FIG. 2 is a cross-sectional view of the guide disk 2 and clearly shows that the axis of rotation D of the ball bearing 15 is not arranged parallel to the axis of rotation S of the disk 2, but at angle α thereto, the angle α being formed between the axis V which is at right angles to the direction of movement B, B' of the guide element 15 (relative to the guide wall 14) and the axis of rotation D of the guide element 15.

Owing to the fact that the guide roller 15 is arranged at an angle to the wall 14, i.e. is at an angle to the direction of movement, a sliding motion is superimposed on the rolling motion of the roller 15, as a result of which a strip on the wall 14 beneath the roller 15, the width of which strip depends on the size of the angle α and the effective width of the peripheral surface, is cleared of particles of dirt and other matter. The strip ST in FIG. 3 is cleaned in the direction of movement B and direction of rotation A of the roller 15 and the particles are pushed upward, as shown in the drawing, i.e. are removed from the track of the roller 15. If the direction of movement in FIG. 3 is reversed, the particles are pushed to the other side, namely downward. In the embodiment described above, the surface of wall 14 is curved, but of course the invention is also applicable if the guide surface is plane, as shown in FIG. 4.

Referring to FIG. 4, a carriage 3 for at least one magnetic head 18 is slidably mounted on a bearing support 23 via an anti-friction bearing 9 which cooperates with a guide surface on the upper face of the carriage 3, and an antifriction bearing 21 which cooperates with an inclined guide surface 22. Of course, a pair of anti-friction bearings 9, 21 is also arranged symmetrically on the other side of the carriage 3 but, for simplicity's sake, has been omitted.

The two antifriction bearings 9 and 21 illustrated in FIG. 4 are at an angle to axis Q which is at right angles to the direction of movement C of the carriage 3, the axis Q lying in a horizontal plane. The axis of rotation is again marked D, and the angle of inclination is again marked α. A cleaned strip ST is also shown.

The angle α should be smaller than 90 and is generally from about 1 to about 80. It is advantageously from about 1 to 40 and preferably from about 1 to 10.

A soiling experiment with dirt particles applied to the wall 14 has shown that the maximum positioning error of 70 μm after 100 positioning cycles, measured directly after soiling, can be reduced by the positioning device according to the invention to values of from 0 to 10 μm. In another experiment using a guide element 15 which was not inclined, the positioning error after 100 positioning cycles was not reduced.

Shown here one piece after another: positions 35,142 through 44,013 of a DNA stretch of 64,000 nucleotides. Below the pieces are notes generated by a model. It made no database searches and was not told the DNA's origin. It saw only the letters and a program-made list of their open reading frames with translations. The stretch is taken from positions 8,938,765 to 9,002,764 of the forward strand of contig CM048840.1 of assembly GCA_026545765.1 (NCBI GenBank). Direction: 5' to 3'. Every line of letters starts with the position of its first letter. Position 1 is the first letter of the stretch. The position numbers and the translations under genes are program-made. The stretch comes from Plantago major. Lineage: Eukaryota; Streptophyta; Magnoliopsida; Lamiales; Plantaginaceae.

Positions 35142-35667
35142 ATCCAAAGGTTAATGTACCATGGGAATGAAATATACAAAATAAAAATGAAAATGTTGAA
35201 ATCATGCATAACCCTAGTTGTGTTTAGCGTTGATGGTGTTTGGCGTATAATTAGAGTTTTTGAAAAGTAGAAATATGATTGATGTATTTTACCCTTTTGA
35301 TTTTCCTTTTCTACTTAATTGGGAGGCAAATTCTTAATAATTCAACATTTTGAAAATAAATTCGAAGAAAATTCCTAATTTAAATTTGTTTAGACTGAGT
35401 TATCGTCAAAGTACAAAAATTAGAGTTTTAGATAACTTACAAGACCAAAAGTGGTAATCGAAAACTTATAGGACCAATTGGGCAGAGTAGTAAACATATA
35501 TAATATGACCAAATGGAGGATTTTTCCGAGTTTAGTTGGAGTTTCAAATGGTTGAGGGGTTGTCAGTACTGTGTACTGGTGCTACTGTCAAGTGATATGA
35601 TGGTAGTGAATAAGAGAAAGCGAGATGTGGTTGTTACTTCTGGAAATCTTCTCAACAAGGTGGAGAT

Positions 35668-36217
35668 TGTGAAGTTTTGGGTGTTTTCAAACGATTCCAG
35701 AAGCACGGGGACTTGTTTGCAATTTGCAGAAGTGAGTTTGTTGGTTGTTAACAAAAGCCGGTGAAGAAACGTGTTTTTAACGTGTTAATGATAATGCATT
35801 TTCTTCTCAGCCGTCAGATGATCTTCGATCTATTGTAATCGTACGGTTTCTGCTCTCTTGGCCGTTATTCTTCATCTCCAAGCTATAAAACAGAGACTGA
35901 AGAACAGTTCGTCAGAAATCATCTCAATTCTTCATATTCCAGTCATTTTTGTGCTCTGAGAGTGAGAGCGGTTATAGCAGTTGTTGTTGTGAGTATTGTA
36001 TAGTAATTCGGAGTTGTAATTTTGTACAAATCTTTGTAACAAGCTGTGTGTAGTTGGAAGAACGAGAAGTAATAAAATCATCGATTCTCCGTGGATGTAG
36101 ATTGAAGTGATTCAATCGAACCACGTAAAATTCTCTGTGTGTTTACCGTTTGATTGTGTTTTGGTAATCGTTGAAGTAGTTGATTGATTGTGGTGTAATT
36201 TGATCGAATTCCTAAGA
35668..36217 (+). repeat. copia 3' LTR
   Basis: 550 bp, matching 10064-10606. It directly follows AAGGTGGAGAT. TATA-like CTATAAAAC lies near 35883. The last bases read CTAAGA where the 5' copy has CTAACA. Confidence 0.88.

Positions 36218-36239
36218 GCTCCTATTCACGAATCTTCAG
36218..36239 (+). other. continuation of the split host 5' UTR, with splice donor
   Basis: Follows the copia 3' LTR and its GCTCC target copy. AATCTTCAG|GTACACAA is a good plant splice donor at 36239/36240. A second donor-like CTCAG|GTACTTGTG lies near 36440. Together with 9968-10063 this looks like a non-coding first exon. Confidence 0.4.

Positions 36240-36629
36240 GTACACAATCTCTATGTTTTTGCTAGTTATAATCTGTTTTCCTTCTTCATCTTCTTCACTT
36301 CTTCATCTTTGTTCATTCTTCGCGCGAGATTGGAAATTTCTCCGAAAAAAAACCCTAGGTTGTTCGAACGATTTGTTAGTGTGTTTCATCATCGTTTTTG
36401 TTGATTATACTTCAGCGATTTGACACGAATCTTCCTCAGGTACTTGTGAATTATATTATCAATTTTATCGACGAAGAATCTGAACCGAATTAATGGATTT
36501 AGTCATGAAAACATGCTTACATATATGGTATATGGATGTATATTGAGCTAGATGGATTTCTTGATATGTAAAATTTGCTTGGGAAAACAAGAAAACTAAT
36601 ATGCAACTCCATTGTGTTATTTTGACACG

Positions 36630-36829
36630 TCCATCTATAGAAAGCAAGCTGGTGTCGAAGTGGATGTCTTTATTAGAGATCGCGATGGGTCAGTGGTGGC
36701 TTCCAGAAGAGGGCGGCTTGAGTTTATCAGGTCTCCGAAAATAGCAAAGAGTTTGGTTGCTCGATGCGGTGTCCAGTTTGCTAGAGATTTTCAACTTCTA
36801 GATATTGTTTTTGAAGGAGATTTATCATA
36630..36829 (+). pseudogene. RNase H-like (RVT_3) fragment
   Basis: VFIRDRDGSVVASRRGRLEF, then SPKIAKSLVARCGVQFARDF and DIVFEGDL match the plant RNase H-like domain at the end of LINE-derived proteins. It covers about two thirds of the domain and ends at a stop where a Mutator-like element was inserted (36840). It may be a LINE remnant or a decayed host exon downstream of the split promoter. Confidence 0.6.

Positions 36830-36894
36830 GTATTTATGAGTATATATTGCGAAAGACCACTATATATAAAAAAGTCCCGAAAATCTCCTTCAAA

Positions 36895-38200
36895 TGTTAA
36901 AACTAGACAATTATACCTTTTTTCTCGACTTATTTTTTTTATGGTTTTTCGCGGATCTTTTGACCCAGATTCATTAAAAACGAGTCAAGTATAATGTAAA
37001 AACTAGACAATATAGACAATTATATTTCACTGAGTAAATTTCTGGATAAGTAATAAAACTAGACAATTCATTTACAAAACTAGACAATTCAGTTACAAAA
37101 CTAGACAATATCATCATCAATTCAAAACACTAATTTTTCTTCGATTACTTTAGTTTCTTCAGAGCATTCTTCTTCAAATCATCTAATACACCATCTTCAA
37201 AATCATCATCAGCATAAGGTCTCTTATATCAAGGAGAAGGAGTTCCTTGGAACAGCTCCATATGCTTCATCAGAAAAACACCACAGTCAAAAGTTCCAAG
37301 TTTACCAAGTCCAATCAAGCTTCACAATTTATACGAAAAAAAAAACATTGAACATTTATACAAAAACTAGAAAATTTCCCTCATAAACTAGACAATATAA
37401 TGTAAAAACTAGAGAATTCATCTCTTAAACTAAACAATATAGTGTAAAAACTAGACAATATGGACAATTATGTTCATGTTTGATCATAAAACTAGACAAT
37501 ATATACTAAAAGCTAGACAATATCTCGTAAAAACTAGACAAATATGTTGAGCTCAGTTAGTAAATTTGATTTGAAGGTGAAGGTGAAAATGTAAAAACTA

To intensify the cleaning action, the peripheral surface of the guide roller 15 is advantageously profiled. For example, we have found it advantageous to provide the guide roller with a plurality of grooves which run round its peripheral surface.

It is more advantageous to arrange the grooves at an angle, preferably of 45, to the axis of rotation D. An additional cleaning effect may also be achieved by appropriate matching of the materials of construction.

It may also be advantageous for the peripheral surface of the guide element to be convex.

The positioning device of the present invention can be used with advantage in any type of recording/reproducing apparatus where, for head positioning purposes, a guide roller runs along a guide surface.

Patent Citations
Cited PatentFiling datePublication dateApplicantTitle
US4012778 *Nov 19, 1975Mar 15, 1977Xerox CorporationLinear actuator
US4198666 *Feb 8, 1978Apr 15, 1980Basf AktiengesellschaftPositioning device for a write/read magnetic head in a magnetic-disc data storage device
US4468712 *Jul 2, 1981Aug 28, 1984Irwin International, Inc.Positioner apparatus for tape recorder heads
Referenced by
Citing PatentFiling datePublication dateApplicantTitle
US5245490 *Jun 21, 1991Sep 14, 1993Canon Denshi Kabushiki KaishaDisc recording and/or reproducing apparatus including a head positioning mechanism having a spiral cam for positioning a head at a reference position
Classifications
U.S. Classification360/267.1, G9B/21.012, G9B/5.187, G9B/21.003
International ClassificationG11B21/02, G11B21/08, G11B5/55
Cooperative ClassificationG11B21/02, G11B21/08, G11B5/5521
European ClassificationG11B21/02, G11B21/08, G11B5/55D
Legal Events
DateCodeEventDescription
Feb 9, 1999FPExpired due to failure to pay maintenance fee
Effective date: 19981202
Nov 29, 1998LAPSLapse for failure to pay maintenance fees
Jun 23, 1998REMIMaintenance fee reminder mailed
Oct 30, 1997ASAssignment
Owner name: EMTEC MAGNETICS GMBH, GERMANY
Free format text: CHANGE OF NAME;ASSIGNOR:BASF MAGNETICS GMBH;REEL/FRAME:008823/0672
Effective date: 19970131
Jun 1, 1994FPAYFee payment
Year of fee payment: 8
May 29, 1990FPAYFee payment
Year of fee payment: 4
May 20, 1986ASAssignment
Owner name: BASF AKTIENGESELLSCHAFT, 6700 LUDWIGSHAFEN, RHEINL
Free format text: ASSIGNMENT OF ASSIGNORS INTEREST.;ASSIGNORS:HACK, JOACHIM;SCHULZE-BERGE, KLAUS;BIRKENMEIER, KLAUS;REEL/FRAME:004548/0978
Effective date: 19830414
Owner name: BASF AKTIENGESELLSCHAFT, GERMANY
Free format text: ASSIGNMENT OF ASSIGNORS INTEREST;ASSIGNORS:HACK, JOACHIM;SCHULZE-BERGE, KLAUS;BIRKENMEIER, KLAUS;REEL/FRAME:004548/0978
Owner name: BASF AKTIENGESELLSCHAFT, GERMANY
Free format text: ASSIGNMENT OF ASSIGNORS INTEREST;ASSIGNORS:HACK, JOACHIM;SCHULZE-BERGE, KLAUS;BIRKENMEIER, KLAUS;REEL/FRAME:004548/0978
Effective date: 19830414